Qualitative Evidence in Trauma Research: The Case of the Journal of Traumatic Stress

Patrice A. Keats, William R. Keats-Osborn


The debate over the relative merits of qualitative and quantitative methods is particularly salient in the helping professions, where day-to-day clinical practice is potentially informed by research. Despite the growth in the use of qualitative methods and increasing recognition of their usefulness and relevance, particularly since the development of standards for evaluating their quality, the ratio of qualitative to quantitative articles published in journals within the helping professions tends to be small. In the context of previous studies that have shown that editorial interest in qualitative research considerably outweighs qualitative submissions and publications, we examine articles in the Journal of Traumatic Stress (JTS) to determine whether this pattern extends to the field of traumatic stress studies. Findings indicate that despite consistent interest in multidisciplinary approaches—including qualitative designs—expressed by the journal’s editors, the publication of qualitative articles in the JTS has declined since 1988. Potential explanations and effects of this discrepancy are offered.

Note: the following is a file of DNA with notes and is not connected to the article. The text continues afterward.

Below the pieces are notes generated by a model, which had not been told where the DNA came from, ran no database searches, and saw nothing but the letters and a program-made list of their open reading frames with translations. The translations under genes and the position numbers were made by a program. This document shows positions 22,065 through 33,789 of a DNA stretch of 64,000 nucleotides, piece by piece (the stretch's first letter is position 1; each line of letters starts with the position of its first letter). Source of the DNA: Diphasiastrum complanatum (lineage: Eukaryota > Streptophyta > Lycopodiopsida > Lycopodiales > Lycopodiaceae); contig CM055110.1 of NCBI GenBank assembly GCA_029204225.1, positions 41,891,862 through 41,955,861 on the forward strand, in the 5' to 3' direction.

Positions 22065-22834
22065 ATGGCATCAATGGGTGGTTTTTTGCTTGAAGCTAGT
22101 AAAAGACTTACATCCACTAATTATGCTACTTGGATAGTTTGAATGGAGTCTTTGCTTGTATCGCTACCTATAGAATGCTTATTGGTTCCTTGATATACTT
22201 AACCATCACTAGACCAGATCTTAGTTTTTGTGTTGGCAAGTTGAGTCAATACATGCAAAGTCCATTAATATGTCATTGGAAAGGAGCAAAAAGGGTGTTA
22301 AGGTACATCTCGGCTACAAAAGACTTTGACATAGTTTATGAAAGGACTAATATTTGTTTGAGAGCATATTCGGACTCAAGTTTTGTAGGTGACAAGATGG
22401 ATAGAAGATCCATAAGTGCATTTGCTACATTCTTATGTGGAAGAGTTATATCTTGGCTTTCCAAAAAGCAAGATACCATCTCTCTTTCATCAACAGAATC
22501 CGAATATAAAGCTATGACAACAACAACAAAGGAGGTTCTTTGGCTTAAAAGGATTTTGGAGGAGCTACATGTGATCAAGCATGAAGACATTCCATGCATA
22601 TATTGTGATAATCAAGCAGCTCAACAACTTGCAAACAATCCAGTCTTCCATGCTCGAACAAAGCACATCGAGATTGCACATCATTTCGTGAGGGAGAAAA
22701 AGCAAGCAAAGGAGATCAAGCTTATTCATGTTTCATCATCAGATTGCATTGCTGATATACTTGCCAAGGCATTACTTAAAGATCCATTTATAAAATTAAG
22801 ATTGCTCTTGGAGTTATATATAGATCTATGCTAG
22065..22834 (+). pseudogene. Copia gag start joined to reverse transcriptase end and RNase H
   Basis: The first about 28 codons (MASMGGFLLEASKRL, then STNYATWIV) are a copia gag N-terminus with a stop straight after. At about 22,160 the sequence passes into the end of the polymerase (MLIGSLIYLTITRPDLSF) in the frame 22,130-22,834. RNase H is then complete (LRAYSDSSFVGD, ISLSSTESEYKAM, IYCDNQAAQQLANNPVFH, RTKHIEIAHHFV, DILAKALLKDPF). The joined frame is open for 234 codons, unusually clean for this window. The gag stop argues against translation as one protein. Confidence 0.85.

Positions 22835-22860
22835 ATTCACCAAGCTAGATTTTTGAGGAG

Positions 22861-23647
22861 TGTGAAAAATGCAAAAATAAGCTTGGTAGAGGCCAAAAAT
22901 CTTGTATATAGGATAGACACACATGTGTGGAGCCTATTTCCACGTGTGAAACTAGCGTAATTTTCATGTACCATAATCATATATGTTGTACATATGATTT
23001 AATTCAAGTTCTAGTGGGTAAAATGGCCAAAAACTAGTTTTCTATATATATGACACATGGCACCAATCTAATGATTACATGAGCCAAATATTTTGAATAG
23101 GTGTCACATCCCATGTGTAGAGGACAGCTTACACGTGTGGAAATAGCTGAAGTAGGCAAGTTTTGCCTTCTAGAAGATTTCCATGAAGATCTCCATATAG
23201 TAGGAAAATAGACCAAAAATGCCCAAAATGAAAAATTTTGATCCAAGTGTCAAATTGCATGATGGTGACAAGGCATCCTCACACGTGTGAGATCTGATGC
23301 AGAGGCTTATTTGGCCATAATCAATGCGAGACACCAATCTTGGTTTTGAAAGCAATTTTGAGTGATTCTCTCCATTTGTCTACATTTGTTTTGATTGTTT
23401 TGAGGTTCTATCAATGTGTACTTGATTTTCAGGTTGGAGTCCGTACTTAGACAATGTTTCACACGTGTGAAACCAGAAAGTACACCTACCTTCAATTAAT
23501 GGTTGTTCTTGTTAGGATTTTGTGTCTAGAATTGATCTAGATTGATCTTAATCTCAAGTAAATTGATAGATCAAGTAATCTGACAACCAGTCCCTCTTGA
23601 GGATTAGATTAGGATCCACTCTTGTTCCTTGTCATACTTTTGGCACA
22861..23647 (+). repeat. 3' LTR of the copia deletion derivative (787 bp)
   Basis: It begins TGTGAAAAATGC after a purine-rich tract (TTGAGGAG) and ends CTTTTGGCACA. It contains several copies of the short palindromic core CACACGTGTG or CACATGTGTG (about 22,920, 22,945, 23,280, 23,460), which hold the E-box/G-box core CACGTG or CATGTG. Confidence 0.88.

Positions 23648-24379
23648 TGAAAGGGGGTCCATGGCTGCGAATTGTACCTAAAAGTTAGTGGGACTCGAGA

trauma; traumatic stress; qualitative research; evidence; publication

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